Fraser opined that Petitioner "did not seem to have a plan to kill his wife," and that the stabbing
"appeared to be an impulsive act." (Id. at 191) Dr. Fraser also opined that Petitioner's "mental
state at the time of his offense appeared to be highly influenced by a combination of a longstanding pattern of repressed anger in his relationship with [his wife] that built up over time, ...
and the influence of alcohol consumption on [Petitioner]' s part." Qd. at 192)
The case was
subsequently reassigned to Magistrate Judge Stewart D, Aaron,
Dr. Fraser concluded, however, that Petitioner's "behavior was not the result of
serious psychiatric impairment," and that he "d[id] not show evidence of significant psychiatric
symptoms that would compromise his ability to control his actions." (Id. (emphasis in original))
Indeed, Dr. Fraser emphasized that Petitioner's conduct was not caused by a mental defect or
Care should be taken not to infer from this report that [Petitioner] was not
responsible for his behavior. The results of this evaluation could find no
psychiatric or neuropsychological factors that compromised his behavior or
understanding thereof in his commission of this crime.
The People moved to preclude Dr. Fraser's testimony at trial as irrelevant. (See
Pre-Trial Conf. Tr. (Dkt. No. 14-1) at 2-8) At a pre-trial conference, the court asked Petitioner to
explain the relevance of Dr. Fraser's testimony, given that Dr. Fraser would not opine that that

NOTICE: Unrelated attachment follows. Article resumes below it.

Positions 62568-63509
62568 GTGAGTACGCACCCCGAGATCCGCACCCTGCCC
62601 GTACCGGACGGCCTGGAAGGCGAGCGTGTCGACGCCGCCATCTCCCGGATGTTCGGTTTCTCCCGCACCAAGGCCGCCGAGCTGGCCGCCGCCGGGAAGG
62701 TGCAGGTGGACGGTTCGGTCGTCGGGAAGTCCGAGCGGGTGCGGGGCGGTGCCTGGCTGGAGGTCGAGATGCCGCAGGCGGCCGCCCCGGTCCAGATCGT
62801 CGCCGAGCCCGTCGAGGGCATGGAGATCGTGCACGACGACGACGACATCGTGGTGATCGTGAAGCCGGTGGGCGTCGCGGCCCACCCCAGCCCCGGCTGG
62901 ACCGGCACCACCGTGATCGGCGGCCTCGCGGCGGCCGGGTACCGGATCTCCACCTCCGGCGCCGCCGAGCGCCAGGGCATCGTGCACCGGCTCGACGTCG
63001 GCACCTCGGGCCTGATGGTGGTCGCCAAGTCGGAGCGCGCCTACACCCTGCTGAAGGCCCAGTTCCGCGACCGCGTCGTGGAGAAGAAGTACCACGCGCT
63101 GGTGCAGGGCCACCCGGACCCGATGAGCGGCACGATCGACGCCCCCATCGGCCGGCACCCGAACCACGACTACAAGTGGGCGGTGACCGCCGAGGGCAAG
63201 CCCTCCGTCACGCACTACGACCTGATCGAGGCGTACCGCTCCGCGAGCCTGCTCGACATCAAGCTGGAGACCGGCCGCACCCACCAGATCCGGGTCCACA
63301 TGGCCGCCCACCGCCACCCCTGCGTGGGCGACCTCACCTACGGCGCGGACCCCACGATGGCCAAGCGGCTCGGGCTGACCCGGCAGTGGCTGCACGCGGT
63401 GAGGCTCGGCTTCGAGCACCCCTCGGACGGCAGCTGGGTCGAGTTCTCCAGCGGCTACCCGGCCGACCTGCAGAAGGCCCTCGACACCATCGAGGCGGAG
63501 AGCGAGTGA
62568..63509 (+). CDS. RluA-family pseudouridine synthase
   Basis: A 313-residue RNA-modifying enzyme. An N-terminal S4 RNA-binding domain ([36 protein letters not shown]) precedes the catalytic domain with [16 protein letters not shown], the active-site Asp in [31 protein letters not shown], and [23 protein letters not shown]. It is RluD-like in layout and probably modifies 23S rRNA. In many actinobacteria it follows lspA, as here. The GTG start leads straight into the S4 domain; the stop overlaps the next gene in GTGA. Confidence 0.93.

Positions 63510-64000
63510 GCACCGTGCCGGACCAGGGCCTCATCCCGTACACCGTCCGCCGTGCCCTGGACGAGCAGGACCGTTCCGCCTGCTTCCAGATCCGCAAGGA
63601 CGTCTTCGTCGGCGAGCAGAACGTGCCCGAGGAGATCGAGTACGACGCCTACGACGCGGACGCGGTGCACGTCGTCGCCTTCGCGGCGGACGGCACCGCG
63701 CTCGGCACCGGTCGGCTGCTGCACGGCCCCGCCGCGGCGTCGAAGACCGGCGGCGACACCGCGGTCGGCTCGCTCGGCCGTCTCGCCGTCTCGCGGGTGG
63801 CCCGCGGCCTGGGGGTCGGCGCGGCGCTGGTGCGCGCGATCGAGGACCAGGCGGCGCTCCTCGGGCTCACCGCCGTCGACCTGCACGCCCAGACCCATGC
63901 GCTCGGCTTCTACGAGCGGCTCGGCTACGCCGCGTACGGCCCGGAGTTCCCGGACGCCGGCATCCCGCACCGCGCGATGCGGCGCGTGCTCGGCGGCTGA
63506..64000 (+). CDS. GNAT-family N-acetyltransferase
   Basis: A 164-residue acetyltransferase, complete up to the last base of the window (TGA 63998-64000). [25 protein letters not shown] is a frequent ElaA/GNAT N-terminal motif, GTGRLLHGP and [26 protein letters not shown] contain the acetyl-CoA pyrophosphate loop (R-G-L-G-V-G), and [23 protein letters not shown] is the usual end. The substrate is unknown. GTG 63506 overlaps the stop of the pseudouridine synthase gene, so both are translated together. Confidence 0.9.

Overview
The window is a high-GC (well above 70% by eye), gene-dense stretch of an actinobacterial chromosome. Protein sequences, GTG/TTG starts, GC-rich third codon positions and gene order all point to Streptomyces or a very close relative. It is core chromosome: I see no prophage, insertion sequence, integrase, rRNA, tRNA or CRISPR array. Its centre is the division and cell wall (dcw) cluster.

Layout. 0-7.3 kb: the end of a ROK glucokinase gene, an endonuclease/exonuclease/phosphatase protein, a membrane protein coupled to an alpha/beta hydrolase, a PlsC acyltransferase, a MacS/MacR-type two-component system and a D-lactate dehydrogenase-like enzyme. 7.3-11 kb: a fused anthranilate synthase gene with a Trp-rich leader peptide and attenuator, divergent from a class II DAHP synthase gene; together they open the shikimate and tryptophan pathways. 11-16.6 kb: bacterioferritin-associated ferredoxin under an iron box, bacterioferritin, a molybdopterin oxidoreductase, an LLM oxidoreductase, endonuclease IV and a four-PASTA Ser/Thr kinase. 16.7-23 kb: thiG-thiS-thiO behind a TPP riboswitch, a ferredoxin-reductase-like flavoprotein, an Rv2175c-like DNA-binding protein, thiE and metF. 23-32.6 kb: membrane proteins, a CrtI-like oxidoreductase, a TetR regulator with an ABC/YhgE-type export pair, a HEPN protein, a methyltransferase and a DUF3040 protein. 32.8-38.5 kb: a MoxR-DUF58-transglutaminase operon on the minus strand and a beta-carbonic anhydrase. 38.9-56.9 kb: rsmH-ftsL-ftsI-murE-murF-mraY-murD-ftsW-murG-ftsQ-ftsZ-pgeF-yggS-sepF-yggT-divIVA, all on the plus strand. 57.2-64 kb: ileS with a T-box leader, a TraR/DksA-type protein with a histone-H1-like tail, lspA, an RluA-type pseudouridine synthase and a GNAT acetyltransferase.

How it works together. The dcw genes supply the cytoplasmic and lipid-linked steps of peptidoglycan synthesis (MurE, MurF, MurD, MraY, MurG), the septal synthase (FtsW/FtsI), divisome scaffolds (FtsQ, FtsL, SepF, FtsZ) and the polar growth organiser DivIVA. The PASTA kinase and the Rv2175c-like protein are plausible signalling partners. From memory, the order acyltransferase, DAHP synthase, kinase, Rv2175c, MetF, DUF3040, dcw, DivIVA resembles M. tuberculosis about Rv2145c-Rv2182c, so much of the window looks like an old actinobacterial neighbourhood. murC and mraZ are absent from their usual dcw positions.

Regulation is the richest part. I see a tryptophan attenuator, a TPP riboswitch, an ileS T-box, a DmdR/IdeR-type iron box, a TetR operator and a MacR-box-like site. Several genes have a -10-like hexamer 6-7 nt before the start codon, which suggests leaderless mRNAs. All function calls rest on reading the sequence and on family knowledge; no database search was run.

Petitioner "ha[d] some psychiatric illness." (Id. at 2) Defense counsel argued that Dr. Fraser
should be permitted to testify that - although Petitioner did "not suffer from a psychiatric 
illness," - he "snapped" and "did not have the intent ... to commit this crime." (Id. at 3)
Defense counsel contended that Dr. Fraser should be permitted "to testify as an expert in the
field of clinical forensic psychology in marriage and counseling," because he could "provide
information for the jury about battered person syndrome" and would testify that Petitioner "has
certain symptoms of that syndrome." (Id. at 4) Defense counsel conceded, however, that
Petitioner did not have battered person syndrome. (@
The court initially reserved decision as to Dr. Fraser's proposed testimony (id. at
8), but later precluded him from testifying, concluding that "[h]e cannot say that there is
anything, any diagnosable thing, anything that a psychiatrist could say that would negative
intent. ... That is why there is no expert testimony in this case." (Tr. (Dkt. No. 14-2) at 231-32)
The court noted that Dr. Fraser's proposed testimony that Petitioner ''just kind of got fed up"
sounded "more like motive [evidence] than defense [evidence]," because it did not relate to
"anything in [Petitioner's] psychiatric or psychological makeup." (Id. at 228)
At trial, Petitioner's wife testified that - after a heated argument with Petitioner she opened her bedroom window and called out for the police. (lg. at 103-04) She then picked
up her cell phone and began dialing 911. She threw the phone away when she saw Petitioner
approaching with a kitchen knife, however. Petitioner then stabbed his wife in the left shoulder.
(lg. at 105) Petitioner retrieved the phone, "snapped it in halfl,] and threw it across the room."
(Id. at 106) Petitioner then began punching his wife in the face. After Petitioner's wife fell to
the floor, Petitioner jumped on top of her, and a struggle for the knife ensued. (lg. at 106-07)
The wife eventually released the knife to avoid further cuts to her hand. Petitioner then stabbed
his wife multiple times in the neck. (Id. at 107-08) The couple's four and a half year old
daughter witnessed the assault. (Id. at 84-85, 107-08)